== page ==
With all the uncertainty happening as we navigate the spread of the Coronavirus, it is no surprise that our mental health will be shaken up. The transition to remote working and cancelled events for the good purpose of preventing the risk of spreading the disease might lead to heightened feelings of isolation, loneliness, fear, and anxiety. As someone who wrestles with mental health battles on a regular basis and is passionate about this work, I laid in bed last night and couldn’t help but dream up this little blog for anyone who is seeking tips or support. While I am no certified expert, I hope this post can provide some resources and reminders for how we can best care for our mental health during this time.
So, without further ado, here are my four tips for mental health care during the coronavirus:
In a time where most of us are moving to more physical isolation, it can be easy to dip into social isolation, as well. Even though we are more connected through our phones than ever before, our mindset can transition to one of loneliness and distress real fast. Especially as an extrovert whose number one love language is quality time, I know that I need to intentionally stay connected to those I love these next few weeks. Scheduling FaceTime dates or just picking up the phone and spontaneously calling my best friends always makes me feel lighter and happier. We are not going through this alone, so don’t forget to be intentional about time to connect.
And, as you are able, connect in real life! Continue going to your local coffee shop and checking in with your barista or to your work out class for a good (safe-distance!) sweat. These check points of connection will help your days move faster and help us all feel less alone.
Savor the good things in high-stress times like these. As many people are being affected by trips being cancelled and transitioning to remote work, it is easy to focus on all the downsides, negatives, and fears for the future. I want to encourage us all to savor the small, good wins in a day. Within those tiny, but present, moments of joy, we can take a time to record them in a journal or just speak them out loud to cultivate positivity. Whether that’s a hot cup of coffee or your favorite playlist, nothing is too insignificant to be grateful for.
When we learn to savor the small things, we can create and maintain a positive mindset in the here and now. This article from Shine is a great resource for learning how to fully let yourself savor good things.
While it is important to stay updated and informed, an endless stream of news is never healthy. We aren’t made to handle the never-ending amount of information and minute-to-minute updates we can access with the scroll of a finger. And, the more we take in, the more we open ourselves up to worry about. When really…so much is out of our control. Therefore, I recommend limiting the amount of time you’re on social media or taking in the news. It is so easy to reach for our phones when we have nothing to distract us, but having a non-stop stream of news is not necessary or healthy in this stressful time. Maybe we can see this time as a gift or opportunity to meditate and become more present in the current moment.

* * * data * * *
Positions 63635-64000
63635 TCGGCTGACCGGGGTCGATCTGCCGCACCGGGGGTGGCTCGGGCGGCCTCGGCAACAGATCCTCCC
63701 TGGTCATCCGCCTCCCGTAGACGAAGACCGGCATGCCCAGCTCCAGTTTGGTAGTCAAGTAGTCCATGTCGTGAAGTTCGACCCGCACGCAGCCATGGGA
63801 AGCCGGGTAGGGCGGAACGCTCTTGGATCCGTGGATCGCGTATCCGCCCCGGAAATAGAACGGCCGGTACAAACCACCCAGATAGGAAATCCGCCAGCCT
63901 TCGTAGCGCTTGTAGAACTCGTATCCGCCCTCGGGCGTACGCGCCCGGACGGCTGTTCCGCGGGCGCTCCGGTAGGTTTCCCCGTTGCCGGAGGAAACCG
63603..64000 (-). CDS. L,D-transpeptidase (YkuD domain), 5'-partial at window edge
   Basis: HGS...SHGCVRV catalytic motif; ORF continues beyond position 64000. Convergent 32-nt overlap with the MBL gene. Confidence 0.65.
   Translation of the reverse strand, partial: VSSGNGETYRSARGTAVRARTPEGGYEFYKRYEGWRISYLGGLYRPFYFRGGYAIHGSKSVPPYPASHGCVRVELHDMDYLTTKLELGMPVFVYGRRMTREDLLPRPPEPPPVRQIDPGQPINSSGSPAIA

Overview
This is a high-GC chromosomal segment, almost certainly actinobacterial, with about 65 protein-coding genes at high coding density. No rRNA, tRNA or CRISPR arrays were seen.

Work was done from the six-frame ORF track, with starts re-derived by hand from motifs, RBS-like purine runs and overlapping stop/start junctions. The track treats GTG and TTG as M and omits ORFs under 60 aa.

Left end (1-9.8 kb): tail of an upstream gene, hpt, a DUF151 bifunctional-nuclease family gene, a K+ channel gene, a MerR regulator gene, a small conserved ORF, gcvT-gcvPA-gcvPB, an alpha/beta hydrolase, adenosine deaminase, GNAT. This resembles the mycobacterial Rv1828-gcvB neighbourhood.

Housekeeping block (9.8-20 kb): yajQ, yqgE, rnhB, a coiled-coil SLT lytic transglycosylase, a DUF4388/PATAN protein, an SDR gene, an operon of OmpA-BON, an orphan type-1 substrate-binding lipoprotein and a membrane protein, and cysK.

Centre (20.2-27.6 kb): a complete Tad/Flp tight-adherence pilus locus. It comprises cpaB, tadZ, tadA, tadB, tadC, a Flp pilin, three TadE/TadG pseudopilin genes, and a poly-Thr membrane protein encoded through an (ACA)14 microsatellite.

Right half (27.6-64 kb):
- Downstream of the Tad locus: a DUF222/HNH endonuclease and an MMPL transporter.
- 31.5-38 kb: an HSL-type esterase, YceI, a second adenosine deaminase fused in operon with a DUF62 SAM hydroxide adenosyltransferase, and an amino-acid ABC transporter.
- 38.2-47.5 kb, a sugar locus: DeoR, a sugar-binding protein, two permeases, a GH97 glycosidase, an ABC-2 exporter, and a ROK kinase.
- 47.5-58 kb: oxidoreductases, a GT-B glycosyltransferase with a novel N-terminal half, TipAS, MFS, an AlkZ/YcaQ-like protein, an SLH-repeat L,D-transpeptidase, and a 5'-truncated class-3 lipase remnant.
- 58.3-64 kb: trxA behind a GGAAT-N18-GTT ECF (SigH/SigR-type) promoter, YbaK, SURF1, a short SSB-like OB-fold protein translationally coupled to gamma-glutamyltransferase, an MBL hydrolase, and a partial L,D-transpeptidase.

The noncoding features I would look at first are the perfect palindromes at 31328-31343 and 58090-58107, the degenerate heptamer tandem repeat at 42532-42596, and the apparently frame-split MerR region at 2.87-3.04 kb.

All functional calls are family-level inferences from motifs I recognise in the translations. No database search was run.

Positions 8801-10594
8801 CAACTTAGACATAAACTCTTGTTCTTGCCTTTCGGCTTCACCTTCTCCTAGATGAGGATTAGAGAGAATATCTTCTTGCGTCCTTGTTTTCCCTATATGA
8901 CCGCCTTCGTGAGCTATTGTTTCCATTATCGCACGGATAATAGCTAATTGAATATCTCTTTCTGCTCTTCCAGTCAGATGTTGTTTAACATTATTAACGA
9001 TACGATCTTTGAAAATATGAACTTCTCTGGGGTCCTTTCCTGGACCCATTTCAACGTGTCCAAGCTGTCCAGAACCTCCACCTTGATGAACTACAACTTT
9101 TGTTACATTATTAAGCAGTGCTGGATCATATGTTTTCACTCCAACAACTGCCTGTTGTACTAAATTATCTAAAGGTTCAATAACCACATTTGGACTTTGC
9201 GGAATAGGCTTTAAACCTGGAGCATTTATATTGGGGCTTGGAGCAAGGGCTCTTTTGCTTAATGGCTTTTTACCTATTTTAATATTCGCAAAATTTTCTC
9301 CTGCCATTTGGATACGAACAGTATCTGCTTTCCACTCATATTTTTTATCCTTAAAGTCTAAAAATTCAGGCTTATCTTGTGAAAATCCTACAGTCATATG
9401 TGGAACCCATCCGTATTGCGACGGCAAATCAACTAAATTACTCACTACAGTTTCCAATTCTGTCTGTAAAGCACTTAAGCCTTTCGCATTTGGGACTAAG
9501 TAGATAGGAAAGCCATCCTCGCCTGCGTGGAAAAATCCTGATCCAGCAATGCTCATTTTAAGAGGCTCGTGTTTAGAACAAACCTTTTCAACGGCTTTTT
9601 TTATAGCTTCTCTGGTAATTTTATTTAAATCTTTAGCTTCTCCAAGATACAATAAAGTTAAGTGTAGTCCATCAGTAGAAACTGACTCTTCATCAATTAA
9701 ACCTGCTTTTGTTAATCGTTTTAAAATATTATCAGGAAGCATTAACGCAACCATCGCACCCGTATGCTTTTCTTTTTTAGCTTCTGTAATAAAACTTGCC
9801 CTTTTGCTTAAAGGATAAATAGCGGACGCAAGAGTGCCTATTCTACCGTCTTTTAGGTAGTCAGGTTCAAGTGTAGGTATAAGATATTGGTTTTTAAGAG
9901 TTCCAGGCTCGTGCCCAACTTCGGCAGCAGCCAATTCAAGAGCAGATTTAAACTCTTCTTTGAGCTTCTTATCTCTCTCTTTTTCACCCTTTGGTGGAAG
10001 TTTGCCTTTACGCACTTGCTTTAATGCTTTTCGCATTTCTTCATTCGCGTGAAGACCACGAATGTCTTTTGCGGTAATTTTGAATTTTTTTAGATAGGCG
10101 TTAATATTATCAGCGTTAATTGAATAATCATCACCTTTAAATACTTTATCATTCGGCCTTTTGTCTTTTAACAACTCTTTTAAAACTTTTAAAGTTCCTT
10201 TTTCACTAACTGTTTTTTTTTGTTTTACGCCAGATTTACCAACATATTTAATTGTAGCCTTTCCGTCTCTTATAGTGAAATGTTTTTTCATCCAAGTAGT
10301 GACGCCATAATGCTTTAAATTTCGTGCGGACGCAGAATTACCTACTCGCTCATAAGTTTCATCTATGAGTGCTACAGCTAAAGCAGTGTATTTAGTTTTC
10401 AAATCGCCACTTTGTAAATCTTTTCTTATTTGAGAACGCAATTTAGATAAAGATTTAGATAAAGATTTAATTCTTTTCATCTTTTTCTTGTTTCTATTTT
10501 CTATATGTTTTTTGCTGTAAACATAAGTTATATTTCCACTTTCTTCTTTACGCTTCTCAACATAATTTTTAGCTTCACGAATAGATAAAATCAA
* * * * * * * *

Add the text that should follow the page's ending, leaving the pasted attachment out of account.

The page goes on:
Another consideration is limiting the time you give yourself to worry. Of course, I’m not saying to suppress or invalidate your feelings, but consider designating a time to worry and grieve so you can express yourself in those ways and then refocus your head space on something else. I find this practice extremely helpful in that I will give myself 20 minutes to worry and consider all the “what-ifs” that are plaguing my mind…but then once I’m done, I’m done, and I embrace what IS in my control and what is not. Let yourself feel your feelings without overindulging or letting them rule your day. This article from Shine details how scheduling in your worry time can help reduce anxiety.
Oftentimes, my anxiety, worry, and fear is increased when I realize I am focusing WAY too much on myself and not nearly enough on others. I find myself in the cycle of what will happen to me in the future, what is hard for me right now, and what I’m worried about. Again, I’m not saying to not let yourself experience these emotions and let them in, but when the cycle is getting too much, I get out of my head by thinking of others.
So many people will be affected by the coronavirus in ways I can’t even imagine whether that is regarding their health, their jobs, their finances, their travel, their families, or their homes. Let’s give what we can financially. Let’s support small businesses. And if we don’t feel led to give in those ways, let’s give our prayers and thoughts. Take time to refocus on someone else and pray for their wellbeing, comfort, and support. We are living in a super uncertain period of time, so as Jen Hatmaker said in this amazing post, Let’s Be Our Best Selves.
Finally, I just wanted to share two more resources that I had sent to me this morning that proved so so helpful already. The greater mental health community is here to support us during this time. I know I’ve talked about Shine so much already in this post, but truly they are putting out such important and helpful work in the world of mental health. They’ve created a Care For Your Coronavirus Anxiety Website with articles, meditations, and even access to psychologists here to help you navigate this stressful time. Within that website was a link to this NPR article with 5 tips that can help you regain your calm. I found them all extremely helpful, so I wanted to share, as well.
Care For Your Coronavirus Anxiety: https://www.virusanxiety.com/
5 Tips To Help Regain Your Calm: https://www.npr.org/sections/health-shots/2020/03/03/811656226/pandemic-panic-these-5-tips-can-help-you-regain-your-calm
We’re in this together, team. Let’s be our best selves and show ourselves + those around us immense grace and love in this stressful time.